Addiction & Young Women
Q&A with Molly Barbieri, LMSW, ICADCI
Your life has value.
It’s a conviction that eludes young women in active addiction, trapped in destructive relationships and seeking only the next high. But learning to believe in their own self-worth can hold the key to freedom.
Molly Barbieri works to equip young people with such understanding as a clinical therapist in Oxford Treatment Center’s Young Adult Program. She joined Oxford Treatment Center from the Mississippi Delta, where she was part of an alcohol and drug treatment team serving pregnant young women and new mothers.
What has your experience been like working with young adults in addiction treatment?
“It is quite different from working with older adults. To those of us who work with young adults, people will come up and say, ‘I don’t know how you do it.’ But these young adults need help, too. They come here for help, and we work hard to give them the best possible treatment and set them up in the best possible way to be successful when they leave here.”
What gives you motivation each day?
“I believe that if I make a difference in one person’s life, then I’ve made a difference. Being in recovery myself, I know there’s hope. My goal is to take that knowledge, along with the education and training that I have, and pass that along. I don’t hide the fact that it’s not easy. This job is not easy. But the mere fact that maybe there’s one person out there I can help — it’s worth it to me.”
Among the young women you work with, what are some common experiences they share?
“Often they have been doing undesirable things to maintain their addiction. These are things that you don’t write home to mom and dad about — like prostituting for drugs.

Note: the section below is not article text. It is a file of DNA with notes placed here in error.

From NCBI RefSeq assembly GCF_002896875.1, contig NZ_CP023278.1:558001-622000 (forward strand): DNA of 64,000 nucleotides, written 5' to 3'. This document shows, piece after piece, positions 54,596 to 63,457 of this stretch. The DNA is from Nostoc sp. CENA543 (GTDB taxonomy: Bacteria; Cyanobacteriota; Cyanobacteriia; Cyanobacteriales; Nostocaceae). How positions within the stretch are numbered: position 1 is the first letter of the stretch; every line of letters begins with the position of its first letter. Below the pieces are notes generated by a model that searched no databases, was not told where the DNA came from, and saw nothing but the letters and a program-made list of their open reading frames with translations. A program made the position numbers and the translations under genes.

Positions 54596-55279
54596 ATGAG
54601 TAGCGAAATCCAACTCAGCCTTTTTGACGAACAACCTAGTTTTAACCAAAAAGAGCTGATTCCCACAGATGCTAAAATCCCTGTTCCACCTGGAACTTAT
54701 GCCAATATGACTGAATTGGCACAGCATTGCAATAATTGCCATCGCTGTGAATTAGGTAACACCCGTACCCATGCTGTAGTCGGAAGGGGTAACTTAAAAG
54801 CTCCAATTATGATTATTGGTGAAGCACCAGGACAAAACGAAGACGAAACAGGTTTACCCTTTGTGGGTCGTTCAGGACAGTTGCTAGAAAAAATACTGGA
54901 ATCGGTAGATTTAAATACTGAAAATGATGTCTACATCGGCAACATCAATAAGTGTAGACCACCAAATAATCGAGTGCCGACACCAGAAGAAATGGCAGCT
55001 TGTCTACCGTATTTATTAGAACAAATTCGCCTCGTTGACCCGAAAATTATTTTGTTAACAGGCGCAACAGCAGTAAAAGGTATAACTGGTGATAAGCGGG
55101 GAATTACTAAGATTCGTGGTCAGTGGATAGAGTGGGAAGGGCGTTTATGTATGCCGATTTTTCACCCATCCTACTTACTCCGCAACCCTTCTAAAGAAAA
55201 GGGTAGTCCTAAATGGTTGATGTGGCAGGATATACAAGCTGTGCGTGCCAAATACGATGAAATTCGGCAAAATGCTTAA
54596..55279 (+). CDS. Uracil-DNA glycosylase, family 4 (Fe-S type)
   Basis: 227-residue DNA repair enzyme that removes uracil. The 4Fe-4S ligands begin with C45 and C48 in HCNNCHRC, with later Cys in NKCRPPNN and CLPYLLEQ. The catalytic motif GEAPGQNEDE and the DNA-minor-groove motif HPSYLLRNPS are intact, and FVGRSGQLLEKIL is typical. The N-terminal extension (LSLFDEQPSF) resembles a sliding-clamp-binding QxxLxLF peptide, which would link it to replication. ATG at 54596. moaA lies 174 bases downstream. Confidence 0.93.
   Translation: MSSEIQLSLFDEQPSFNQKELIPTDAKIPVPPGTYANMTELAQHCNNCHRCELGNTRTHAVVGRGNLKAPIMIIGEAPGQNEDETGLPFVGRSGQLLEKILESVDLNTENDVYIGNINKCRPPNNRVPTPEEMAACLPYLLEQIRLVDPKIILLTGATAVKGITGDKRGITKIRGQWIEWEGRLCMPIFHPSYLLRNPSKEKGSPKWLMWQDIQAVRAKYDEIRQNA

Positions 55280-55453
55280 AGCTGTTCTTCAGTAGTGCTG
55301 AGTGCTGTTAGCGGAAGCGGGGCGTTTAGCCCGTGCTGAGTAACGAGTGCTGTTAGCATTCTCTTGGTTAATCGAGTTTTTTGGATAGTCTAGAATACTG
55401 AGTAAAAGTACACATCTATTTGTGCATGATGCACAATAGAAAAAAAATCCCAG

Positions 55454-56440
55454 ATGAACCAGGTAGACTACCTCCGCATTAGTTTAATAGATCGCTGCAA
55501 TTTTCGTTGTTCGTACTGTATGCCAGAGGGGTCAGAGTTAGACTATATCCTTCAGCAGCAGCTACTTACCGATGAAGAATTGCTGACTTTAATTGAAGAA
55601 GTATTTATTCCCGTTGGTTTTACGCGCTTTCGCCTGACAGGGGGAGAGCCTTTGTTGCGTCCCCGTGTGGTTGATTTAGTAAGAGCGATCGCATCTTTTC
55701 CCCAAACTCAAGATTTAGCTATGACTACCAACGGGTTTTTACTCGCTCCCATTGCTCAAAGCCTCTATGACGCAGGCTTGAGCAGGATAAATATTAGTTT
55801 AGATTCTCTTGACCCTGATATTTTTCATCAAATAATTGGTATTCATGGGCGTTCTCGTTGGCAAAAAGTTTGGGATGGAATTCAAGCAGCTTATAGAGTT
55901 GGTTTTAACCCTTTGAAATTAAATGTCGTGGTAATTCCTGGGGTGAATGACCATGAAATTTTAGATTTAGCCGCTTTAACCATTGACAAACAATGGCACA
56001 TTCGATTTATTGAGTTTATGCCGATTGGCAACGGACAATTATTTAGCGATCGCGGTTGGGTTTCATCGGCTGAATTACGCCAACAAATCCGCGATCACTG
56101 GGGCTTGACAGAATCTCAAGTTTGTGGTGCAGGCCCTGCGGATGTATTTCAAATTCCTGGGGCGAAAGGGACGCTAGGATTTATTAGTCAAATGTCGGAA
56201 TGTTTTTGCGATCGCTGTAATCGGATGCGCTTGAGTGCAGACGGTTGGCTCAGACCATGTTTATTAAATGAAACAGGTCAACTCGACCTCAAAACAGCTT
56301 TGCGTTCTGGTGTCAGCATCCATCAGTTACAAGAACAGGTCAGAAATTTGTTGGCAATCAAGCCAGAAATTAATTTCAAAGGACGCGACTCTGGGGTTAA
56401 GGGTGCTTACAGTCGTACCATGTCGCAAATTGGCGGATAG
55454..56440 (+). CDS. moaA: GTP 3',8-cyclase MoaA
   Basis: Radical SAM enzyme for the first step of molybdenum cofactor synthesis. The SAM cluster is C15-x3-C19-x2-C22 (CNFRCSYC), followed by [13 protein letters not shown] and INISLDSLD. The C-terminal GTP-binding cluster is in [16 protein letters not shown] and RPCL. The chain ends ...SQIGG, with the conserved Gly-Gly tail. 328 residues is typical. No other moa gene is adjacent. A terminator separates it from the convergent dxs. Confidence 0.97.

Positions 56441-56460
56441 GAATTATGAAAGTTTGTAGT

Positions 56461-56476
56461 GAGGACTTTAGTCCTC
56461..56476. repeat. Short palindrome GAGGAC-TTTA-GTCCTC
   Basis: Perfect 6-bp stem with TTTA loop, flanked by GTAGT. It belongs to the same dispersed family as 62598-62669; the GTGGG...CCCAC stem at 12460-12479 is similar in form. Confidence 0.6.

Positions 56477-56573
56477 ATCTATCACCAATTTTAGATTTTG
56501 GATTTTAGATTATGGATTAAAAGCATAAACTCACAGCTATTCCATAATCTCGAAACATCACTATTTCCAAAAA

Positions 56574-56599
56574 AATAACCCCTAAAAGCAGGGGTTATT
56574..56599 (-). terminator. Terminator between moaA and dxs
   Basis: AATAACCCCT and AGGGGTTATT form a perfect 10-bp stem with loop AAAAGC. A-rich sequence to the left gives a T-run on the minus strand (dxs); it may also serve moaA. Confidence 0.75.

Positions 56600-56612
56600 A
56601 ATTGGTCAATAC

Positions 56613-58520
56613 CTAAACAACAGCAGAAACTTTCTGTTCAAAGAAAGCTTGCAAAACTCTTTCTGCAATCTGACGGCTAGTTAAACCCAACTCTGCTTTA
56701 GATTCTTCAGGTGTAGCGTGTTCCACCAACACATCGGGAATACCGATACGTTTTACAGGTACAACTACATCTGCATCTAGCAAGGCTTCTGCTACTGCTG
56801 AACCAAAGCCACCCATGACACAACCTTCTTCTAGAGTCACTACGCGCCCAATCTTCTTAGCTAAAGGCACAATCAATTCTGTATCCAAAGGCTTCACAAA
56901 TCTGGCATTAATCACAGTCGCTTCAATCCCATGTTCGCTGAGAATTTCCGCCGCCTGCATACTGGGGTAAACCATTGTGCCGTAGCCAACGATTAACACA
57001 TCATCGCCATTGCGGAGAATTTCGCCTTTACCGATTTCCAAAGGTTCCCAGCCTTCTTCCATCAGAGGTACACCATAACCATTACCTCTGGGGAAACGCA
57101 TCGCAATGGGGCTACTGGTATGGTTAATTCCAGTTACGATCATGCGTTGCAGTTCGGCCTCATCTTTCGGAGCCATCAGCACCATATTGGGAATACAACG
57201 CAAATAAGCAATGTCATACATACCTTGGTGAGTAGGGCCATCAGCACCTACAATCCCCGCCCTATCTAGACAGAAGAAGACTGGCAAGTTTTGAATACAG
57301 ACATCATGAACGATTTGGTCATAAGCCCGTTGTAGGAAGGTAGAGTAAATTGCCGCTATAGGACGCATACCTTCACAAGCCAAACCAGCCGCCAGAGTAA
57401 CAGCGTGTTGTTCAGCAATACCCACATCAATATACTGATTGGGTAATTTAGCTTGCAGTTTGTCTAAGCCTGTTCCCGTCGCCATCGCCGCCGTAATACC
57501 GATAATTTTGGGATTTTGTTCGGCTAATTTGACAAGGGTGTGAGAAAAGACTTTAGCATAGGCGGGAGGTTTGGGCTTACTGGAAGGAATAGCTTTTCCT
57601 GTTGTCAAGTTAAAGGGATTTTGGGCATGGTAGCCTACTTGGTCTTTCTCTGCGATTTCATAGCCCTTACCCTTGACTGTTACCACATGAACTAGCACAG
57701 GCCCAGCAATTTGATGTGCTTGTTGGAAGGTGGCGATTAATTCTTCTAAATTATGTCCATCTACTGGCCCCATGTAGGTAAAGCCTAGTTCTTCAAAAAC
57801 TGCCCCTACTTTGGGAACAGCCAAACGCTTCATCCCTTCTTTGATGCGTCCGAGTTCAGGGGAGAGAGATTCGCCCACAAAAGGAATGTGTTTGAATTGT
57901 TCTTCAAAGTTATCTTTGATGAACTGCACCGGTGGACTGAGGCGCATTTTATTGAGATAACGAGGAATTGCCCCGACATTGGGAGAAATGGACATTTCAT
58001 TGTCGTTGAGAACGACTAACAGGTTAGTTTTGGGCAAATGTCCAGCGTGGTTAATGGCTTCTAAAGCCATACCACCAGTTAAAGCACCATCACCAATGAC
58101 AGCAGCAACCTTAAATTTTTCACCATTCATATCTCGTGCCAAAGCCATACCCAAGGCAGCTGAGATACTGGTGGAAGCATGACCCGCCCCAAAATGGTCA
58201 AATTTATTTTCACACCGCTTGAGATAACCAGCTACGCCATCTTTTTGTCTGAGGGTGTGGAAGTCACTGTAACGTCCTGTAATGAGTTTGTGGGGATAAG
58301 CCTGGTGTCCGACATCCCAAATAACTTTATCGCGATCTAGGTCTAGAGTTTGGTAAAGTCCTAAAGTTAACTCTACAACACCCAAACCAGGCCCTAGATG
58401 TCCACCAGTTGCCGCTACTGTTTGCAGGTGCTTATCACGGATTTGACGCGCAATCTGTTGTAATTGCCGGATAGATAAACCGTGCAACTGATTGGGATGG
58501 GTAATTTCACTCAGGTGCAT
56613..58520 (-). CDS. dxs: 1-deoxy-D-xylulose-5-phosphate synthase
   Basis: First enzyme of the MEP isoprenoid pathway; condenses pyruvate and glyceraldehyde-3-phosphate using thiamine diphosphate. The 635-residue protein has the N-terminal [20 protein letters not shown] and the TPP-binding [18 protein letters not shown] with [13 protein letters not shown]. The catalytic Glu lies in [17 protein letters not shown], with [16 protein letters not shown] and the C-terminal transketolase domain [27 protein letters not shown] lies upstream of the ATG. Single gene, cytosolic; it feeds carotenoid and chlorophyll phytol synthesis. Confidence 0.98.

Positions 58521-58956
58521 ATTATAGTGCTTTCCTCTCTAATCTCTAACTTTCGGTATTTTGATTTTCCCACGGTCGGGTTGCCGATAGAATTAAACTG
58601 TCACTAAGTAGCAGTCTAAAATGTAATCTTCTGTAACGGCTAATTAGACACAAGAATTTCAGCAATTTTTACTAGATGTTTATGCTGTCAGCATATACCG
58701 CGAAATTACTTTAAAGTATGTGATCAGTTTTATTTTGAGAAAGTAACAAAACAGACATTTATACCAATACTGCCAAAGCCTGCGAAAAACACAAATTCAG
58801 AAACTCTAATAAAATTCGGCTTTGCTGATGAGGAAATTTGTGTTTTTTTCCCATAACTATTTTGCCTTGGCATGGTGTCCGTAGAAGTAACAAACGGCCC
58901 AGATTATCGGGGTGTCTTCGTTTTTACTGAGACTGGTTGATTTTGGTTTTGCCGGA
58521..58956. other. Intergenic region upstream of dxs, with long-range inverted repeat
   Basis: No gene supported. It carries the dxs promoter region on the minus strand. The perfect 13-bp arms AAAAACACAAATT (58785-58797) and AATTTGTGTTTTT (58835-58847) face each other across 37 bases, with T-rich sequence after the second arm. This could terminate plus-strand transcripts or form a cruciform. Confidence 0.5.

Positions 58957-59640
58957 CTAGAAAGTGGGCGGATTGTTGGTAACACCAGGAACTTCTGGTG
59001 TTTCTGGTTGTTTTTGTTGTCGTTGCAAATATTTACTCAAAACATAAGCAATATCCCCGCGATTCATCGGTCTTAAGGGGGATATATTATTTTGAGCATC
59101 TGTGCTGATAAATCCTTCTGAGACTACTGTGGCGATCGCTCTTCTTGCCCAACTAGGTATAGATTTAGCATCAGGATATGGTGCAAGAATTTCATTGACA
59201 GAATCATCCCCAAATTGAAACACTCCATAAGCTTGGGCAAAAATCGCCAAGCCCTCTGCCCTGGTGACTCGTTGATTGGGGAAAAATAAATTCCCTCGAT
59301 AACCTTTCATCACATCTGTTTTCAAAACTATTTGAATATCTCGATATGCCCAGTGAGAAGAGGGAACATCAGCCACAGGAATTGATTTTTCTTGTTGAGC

“Occasionally, we get a young woman who has had a child before they come in. The guilt and shame they feel for not being a mom adds to what they already feel, for the things they’ve done and the way they’ve treated themselves. So there are layers and layers of guilt and shame, when it comes to treating the addiction and the way it’s manifested dysfunction in their lives.”
What are your particular approaches for reaching them?
“My role as a female therapist includes really tapping into compassion and empathy. One of my approaches with young women in treatment is to really help them develop self-worth and respect for themselves, and for their bodies.
“A lot of what I work on, in tandem with addressing their addiction, is self-worth and self-validation. Those are the things that help you find yourself outside a romantic relationship. So many young women we see come from unhealthy relationships, including abusive relationships and prostitution. Those kinds of relationships create such an unhealthy belief system about themselves, it takes time to come out of it. It’s not going to be done in 45 days — but in that time, the spark can be lit for continued recovery.
“Particularly if a young woman has abuse or trauma in her past that is contributing to the addiction, continued therapy after treatment is essential. What happens here is the beginning: Learning to believe you’re worth something.”
How central are relationship issues in dealing with young women and addiction?